Data describing national networks for roads, water, ICT, etc., including their condition, maintenance schedules, logistical service providers and timetables
Sharing this data helps value-chain actors to better plan their activities. For example, having good knowledge about the national infrastructure is vital in managing transportation and storage of (perishable) food products and having equitable access to markets. Knowledge of ICT infrastructures enables eService providers to develop their market strategies.
- Road network and conditions
- Road maintenance schedule
- Public transport
- Internet connectivity map
- Mobile connectivity map
Expected impact: Intermediate
- Farmers can make informed decisions on their trading options leading to more equitable markets.
Use by other actors
- Other value-chain actors can also make more informed decisions on logistics. Accessibility is key information for strategic business development in rural areas; this is especially important for traders, transporters, processors, loan agents etc.
- Financial service providers use this information as part of a larger risk assessment of a client to better understand their trading options.
- Data on the connectivity of different regions is useful for providers of agricultural advice via telephone or internet to determine their market options.
Most governments have (up to date) infrastructure data available as part of their responsibility for the development and maintenance of the national physical infrastructure. With relatively little effort this can be made available as open data, as nowadays this information is hosted in Geographical Information Systems, such as ArcGIS, QGIS. If available the data can easily be published as open data. While in many countries infrastructure data is not sensitive, in other countries it may be considered sensitive in relation to terrorist attacks or the distribution of the data may be part of an underlying business model to maintain the data or a government service (e.g. the Ordnance Survey in the UK).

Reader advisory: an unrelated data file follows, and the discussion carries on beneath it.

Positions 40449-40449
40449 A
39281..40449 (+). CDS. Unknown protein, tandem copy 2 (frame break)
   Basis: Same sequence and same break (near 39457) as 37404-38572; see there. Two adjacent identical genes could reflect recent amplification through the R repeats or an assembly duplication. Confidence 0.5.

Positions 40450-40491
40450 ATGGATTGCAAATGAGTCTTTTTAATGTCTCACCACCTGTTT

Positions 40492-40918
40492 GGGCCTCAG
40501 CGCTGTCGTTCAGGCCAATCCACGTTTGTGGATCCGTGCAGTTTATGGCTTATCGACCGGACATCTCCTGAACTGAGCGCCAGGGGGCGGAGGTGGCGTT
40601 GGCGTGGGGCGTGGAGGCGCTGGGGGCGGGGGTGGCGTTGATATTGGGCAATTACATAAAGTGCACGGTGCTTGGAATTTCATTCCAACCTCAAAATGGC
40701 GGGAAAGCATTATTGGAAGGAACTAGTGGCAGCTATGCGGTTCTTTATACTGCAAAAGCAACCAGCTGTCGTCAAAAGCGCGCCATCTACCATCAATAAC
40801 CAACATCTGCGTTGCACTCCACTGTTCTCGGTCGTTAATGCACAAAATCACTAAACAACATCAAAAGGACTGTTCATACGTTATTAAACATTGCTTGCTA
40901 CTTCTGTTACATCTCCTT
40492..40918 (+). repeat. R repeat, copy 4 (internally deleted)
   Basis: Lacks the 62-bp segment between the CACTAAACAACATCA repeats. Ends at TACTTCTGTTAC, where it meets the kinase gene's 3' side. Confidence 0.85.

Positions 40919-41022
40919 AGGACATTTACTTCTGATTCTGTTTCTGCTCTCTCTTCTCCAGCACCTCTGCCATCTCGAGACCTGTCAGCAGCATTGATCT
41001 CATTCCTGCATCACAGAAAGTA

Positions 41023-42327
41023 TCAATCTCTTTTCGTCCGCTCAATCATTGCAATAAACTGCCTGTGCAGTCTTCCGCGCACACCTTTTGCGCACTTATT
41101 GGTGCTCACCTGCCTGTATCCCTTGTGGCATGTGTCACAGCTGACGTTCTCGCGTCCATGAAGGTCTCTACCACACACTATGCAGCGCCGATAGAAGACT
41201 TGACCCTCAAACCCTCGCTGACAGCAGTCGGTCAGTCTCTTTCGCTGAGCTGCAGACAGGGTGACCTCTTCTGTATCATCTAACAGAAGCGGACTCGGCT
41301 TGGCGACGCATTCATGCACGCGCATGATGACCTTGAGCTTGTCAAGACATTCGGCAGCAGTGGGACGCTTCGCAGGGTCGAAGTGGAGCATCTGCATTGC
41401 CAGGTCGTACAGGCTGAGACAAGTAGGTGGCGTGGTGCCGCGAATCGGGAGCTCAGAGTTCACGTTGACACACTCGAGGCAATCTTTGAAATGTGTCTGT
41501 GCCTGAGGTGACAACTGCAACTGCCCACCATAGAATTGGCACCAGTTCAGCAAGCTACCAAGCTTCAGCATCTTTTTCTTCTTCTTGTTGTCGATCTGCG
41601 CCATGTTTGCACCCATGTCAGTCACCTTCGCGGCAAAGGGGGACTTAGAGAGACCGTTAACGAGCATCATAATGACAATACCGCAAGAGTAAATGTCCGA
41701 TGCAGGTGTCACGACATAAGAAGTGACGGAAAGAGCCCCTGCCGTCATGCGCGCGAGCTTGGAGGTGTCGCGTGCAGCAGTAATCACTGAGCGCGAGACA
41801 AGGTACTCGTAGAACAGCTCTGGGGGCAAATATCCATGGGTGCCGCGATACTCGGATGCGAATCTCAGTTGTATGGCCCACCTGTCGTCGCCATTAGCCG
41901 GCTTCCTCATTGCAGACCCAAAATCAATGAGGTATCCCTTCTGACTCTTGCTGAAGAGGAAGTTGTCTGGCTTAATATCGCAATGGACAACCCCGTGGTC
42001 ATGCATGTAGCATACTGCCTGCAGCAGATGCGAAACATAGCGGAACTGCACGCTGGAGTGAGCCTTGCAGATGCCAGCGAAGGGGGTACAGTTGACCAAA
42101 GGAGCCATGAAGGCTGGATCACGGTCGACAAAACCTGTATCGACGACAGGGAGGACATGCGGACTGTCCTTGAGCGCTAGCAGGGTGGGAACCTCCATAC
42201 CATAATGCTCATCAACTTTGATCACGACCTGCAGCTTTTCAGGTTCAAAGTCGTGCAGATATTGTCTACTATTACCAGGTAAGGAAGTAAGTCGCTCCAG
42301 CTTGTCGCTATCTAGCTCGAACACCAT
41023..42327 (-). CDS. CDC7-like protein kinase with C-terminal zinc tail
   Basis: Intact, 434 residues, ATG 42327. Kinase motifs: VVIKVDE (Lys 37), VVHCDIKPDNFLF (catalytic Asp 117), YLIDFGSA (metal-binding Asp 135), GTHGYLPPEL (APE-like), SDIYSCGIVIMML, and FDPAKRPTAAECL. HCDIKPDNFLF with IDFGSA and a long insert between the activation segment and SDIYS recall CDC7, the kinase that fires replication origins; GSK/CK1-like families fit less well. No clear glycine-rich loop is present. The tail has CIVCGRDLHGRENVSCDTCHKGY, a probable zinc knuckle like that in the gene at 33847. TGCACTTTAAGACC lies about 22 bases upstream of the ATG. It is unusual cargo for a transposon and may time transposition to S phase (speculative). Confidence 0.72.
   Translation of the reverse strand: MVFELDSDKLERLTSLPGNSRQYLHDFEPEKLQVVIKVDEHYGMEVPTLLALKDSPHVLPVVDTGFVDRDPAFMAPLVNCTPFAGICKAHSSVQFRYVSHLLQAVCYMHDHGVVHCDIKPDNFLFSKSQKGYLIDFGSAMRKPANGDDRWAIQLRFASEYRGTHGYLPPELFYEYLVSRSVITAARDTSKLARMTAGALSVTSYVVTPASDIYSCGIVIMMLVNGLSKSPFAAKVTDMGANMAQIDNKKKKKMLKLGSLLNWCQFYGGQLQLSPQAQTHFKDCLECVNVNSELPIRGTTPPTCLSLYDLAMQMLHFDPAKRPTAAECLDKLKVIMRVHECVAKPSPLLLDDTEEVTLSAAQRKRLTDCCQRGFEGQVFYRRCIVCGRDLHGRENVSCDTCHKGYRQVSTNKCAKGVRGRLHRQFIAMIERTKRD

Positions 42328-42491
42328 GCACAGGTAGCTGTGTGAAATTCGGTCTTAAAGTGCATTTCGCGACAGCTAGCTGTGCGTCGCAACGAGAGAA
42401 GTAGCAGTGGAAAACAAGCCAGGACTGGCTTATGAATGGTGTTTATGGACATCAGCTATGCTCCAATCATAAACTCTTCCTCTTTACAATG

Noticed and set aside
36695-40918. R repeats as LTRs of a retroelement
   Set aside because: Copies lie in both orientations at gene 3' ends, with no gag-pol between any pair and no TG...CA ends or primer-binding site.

Examples of implementation
- The Rwanda geoportal provides the networks of national and regional class 1 roads.This data can be used to analyse the shortest (or alternative) routes between several points http://rwandageoportal.rnra.rw/layers/geonode%3Aroad_networkl_50k
- The municipality of Bonn in Germany provides information on planned roadworks 30 days ahead; this data can be used by transporters to avoid delays. http://www.europeandataportal.eu/data/en/dataset/geplante-strassenbaustellen-30-tage-und-1-jahr-mit-ortsangabe-bonn-bn
- In Canada the government of British Columbia publishes data on the intensity of the traffic on the roads; this may be useful when transporting living or fresh goods. http://www.th.gov.bc.ca/trafficData/index.html
- Open Street Map makes it possible to create and distribute geodata as open data. An example is the digitization of maps of the waterways in Congo that are often used for transporting agricultural goods. http://wiki.openstreetmap.org/wiki/WikiProject_Congo-Kinshasa/Cours_d%27eau
Initiatives that support interoperability
- Open Street Map data model http://write.flossmanuals.net/openstreetmap/understanding-the-openstreetmap-data-model/
- Spatial data standards are maintained by the Open GIS Consortium http://www.opengeospatial.org/
- In the EU the INSPIRE directive is regulating the exchange of spatial government data in data infrastructures. http://inspire.ec.europa.eu/